Crime writers beware … Especially if you’re half of a whodunit-writing duo, appearing at a literary festival, and you’ve just killed off your successful sleuth, famous for his knowledge of poisons. Let last night’s short story on Radio 4 in their ‘The Crime Writer at the Festival’ series be a warning. ‘A Marriage of Inconvenience’, 14 Minutes, available on I-Player at http://www.bbc.co.uk/programmes/b07m4v8n for the next 29 days.
I came across the following quote from the poet, novelist and critic Randall Jarrell:
…a novel is a prose narrative of some length that has something wrong with it…
(From The Unread Book, which I can’t find a link to anywhere.)
I found this strangely encouraging. I suppose the trick is to make sure it has exactly the right thing wrong with it…
This week on Radio 4 in the mornings you can hear a chunk of Virgil’s Aeneid, translated by no less than Seamus Heaney, read by no less than Sir Ian McKellen. And then, a mere 45 minutes later, you can listen to nothing less than Jane Eyre.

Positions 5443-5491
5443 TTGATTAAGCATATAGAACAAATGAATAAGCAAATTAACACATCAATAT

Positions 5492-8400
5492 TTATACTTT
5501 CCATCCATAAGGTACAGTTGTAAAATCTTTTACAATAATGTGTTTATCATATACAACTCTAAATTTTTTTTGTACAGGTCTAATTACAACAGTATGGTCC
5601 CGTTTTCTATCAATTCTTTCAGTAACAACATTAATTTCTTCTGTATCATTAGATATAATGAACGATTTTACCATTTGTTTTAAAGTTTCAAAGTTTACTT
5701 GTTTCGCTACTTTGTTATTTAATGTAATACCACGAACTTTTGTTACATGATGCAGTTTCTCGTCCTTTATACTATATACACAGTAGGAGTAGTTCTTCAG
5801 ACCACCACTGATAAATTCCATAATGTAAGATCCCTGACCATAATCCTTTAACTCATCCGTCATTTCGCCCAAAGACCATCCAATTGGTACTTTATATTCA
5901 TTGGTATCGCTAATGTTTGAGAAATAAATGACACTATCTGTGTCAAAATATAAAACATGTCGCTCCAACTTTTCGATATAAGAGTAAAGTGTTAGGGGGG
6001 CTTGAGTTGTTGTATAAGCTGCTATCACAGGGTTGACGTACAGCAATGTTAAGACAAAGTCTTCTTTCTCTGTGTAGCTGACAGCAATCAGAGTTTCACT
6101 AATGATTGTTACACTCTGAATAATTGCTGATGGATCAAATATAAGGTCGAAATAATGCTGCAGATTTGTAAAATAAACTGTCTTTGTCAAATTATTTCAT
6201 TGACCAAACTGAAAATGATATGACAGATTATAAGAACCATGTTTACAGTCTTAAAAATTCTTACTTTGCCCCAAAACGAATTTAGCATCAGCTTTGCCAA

A few weeks ago Radio 4 serialised Sir Antony Sher reading extracts of Year of the Fat Knight – The Falstaff Diaries, published earlier this year. This is Antony Sher’s diary account of how he came to play Falstaff for the RSC: how he overcame initial doubts to accept the role, then how he prepared for it, and finally its opening in Stratford. It’s a most interesting account of how a leading actor sets about taking on such a part.
It’s notable too for his enormous appreciation of Shakespeare’s greatness. The book is illustrated by several of the author’s own drawings and paintings.
We see how he struggles to see how to play Falstaff. We read how he sets about learning his lines (not easy, but sheer hard work by the sound if it), and the slog, fun and, yes, drama of rehearsals. We share in the tension and exhilaration of the first night.
Passages that I particularly enjoyed relate his experiences filming The Hobbit in New Zealand; his emotions during a private tour of Westminster Abbey; the discovery among a pile of old rehearsal props of a crutch he had used many years before when playing Richard III; a description of what it’s like backstage during a performance at Stratford; some reflections on why some of the great actors of the past haven’t taken on the role of Falstaff; and the fireworks marking Shakespeare’s 450th birthday at Stratford, during the plays’ run.
It’s a fascinating glimpse into the world of top-quality theatre. Published by Nick Hern Books Ltd ISBN 978 1 84842 461 2 RRP £16-99